Last week General Electric (GE) announced collaborations with Qualcomm and Apple, pursuing a path of digital technology and recognising the growing appetite for multifunction LEDs to reinvigorate its 130 year old lighting business.
In the deal with chipmaker Qualcomm, GE is offering retailers a way to connect directly with shoppers' smartphones through technology integrated into LED light bulbs. This would include sending shoppers coupons depending on their position within the store, and similar location based indoor services.
"Today's consumers want a customised experience from the news they read, to the games they play, to the products they buy, they expect technology-driven personalisation. Working with Qualcomm Atheros, GE is harnessing the power of our commercial LED lighting to give retailers the opportunity to create an enhanced experience for shoppers securely, while respecting their privacy", said Jeff Bisberg, Global General Manager, Indoor Location, GE Lighting, in a company statement.
While in the other collaboration with Apple, GE will produce LED bulbs for the Apple HomeKit. Apple’s soon to be launched home connectivity product will include GE bulbs that mimic daily natural sunlight progression, providing bluer light in the morning and deeper yellows in the afternoon.
"GE's plans to engineer intelligent, colour-changing LED lighting compatible with Apple's HomeKit during GE's Connected Future event, unveiling LED-enabled intelligent environments capabilities for cities, buildings and homes”, GE said in its official statement.
Many of GE’s competitors offer similar sun-mimicking patterns on their connected bulbs, so GE may have some catching up to do. Some of those competitors such as Philips, with its Hue lights for the consumer market, are also Apple HomeKit partners. HomeKit is expected to launch this month or next, and will include partners such as August door locks, Chamberlain, the maker of a connected garage door, and many others.
The announcements mark a strong statement from the lighting giant within the increasingly competitive multifunction and connected LED industry. “While GE sees an opportunity in selling energy-efficient LED bulbs, it will seek to use sensors and other technology embedded in LEDs to the advantage of consumers, businesses and cities”, said Beth Comstock, who leads GE Business Innovations.
Many had predicted that the US company would divest its lighting business after selling its appliances segment in 2014 and after Siemens sold its lighting unit. GE Lighting made around $2.5 billion in revenue last year, 2.3% of the company’s industrial sales.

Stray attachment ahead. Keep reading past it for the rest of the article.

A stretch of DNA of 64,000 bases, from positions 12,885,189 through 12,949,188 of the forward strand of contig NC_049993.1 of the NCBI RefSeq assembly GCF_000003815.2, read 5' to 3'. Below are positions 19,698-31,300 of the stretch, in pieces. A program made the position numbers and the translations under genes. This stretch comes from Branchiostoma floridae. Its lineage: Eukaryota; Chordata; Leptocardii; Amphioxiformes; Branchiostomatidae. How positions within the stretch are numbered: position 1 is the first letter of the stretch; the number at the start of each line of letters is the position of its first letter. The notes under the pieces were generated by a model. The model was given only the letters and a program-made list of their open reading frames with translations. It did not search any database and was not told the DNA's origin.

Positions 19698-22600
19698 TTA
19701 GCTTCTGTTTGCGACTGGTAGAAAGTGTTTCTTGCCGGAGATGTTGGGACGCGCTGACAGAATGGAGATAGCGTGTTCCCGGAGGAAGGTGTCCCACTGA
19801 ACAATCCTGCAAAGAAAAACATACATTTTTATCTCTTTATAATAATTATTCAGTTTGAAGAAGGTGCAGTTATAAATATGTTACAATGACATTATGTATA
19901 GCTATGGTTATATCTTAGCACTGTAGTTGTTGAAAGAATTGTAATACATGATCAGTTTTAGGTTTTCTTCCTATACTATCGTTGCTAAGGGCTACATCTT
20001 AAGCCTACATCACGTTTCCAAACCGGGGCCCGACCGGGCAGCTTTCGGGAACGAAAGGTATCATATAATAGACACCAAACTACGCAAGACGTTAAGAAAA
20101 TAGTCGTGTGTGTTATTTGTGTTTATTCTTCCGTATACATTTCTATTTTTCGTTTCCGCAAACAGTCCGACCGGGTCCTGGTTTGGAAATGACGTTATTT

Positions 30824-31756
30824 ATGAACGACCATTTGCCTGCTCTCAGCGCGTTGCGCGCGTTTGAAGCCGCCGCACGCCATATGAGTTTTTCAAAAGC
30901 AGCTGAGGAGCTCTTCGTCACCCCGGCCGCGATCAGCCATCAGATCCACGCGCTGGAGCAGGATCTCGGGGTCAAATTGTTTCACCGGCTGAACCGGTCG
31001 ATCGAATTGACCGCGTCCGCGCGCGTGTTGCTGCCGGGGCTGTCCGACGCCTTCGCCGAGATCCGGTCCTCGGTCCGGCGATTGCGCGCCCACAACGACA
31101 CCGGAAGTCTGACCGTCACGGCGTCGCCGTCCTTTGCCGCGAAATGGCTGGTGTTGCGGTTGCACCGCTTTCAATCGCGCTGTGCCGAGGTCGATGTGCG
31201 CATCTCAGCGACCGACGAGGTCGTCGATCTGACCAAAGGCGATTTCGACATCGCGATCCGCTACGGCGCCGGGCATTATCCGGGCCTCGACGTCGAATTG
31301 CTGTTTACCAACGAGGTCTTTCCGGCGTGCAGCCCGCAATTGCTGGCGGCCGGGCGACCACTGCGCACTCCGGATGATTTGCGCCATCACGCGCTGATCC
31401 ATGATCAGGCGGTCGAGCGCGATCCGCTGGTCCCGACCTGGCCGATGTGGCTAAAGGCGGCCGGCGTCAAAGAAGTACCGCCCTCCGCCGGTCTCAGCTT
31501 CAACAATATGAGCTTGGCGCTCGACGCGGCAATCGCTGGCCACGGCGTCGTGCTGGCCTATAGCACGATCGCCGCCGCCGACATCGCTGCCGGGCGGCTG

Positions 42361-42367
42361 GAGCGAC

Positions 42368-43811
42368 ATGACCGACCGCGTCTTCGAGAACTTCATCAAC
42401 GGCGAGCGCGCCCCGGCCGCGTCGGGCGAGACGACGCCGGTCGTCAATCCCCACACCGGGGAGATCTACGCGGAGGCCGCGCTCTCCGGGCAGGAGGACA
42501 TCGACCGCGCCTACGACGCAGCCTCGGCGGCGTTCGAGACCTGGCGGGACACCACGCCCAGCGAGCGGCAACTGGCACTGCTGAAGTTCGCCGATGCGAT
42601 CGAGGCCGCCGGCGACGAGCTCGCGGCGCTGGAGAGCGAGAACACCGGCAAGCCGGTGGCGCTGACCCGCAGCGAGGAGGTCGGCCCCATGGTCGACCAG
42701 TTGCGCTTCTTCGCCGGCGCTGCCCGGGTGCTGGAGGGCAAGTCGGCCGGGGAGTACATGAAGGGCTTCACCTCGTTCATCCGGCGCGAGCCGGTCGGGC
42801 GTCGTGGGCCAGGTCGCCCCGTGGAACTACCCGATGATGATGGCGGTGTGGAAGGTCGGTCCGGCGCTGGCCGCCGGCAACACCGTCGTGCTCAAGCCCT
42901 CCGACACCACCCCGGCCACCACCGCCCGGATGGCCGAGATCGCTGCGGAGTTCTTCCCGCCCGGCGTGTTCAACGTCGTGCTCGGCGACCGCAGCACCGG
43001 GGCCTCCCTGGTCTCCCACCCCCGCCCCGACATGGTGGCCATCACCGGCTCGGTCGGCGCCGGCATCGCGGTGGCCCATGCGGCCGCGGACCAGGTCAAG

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The move supports the strong forecasts made by Memoori, among others in the industry. In our report Smart Buildings: The Lighting Controls Business, we predicted that the global market for Lighting Controls alone, would grow at a CAGR of 12% through to 2020.
Comstock said lighting is a good fit for company CEO Jeff Immelt’s desire to marry software and analytics with GE’s industrial equipment, which the firm calls the Industrial Internet.
“LEDs plus software, it helps GE continue its Industrial Internet expansion and I think the lighting business has a big role in GE’s future because of that”, Comstock said.
Lighting is moving beyond simple illumination, recent sensor rich LED product releases have gained strong traction and it is anticipated that light based data transfer (aka visible light communications (VLC) or LiFi (light fidelity), will be the next big thing for the LED industry.
"There's now a data stream from light that is going to create opportunity to be more productive", said Comstock, in reference to the services the company would be able to offer beyond simply selling lighting hardware.
Both collaborations move GE into new Internet of Things (IoT) based markets dominated by venture capital start-ups. We have already seen major companies make big moves into the sector such as Google, which purchased the connected thermostat maker Nest for $3.2 billion in January 2014 and Samsung, which spent a rumoured $200 million buying SmartThings last summer.
Memoori’s Internet of Things in Smart Buildings report indicated that the overall market for IoT systems in buildings would grow from $110.9 billion in 2014 to $181.1 billion in 2020, with Physical Security, Lighting Control and Fire Detection & Safety representing the 3 largest segments. Continued acquisitions and collaborations seen this years and last, support such figures and the continued development of the IoT revolution sweeping our homes, businesses and cities.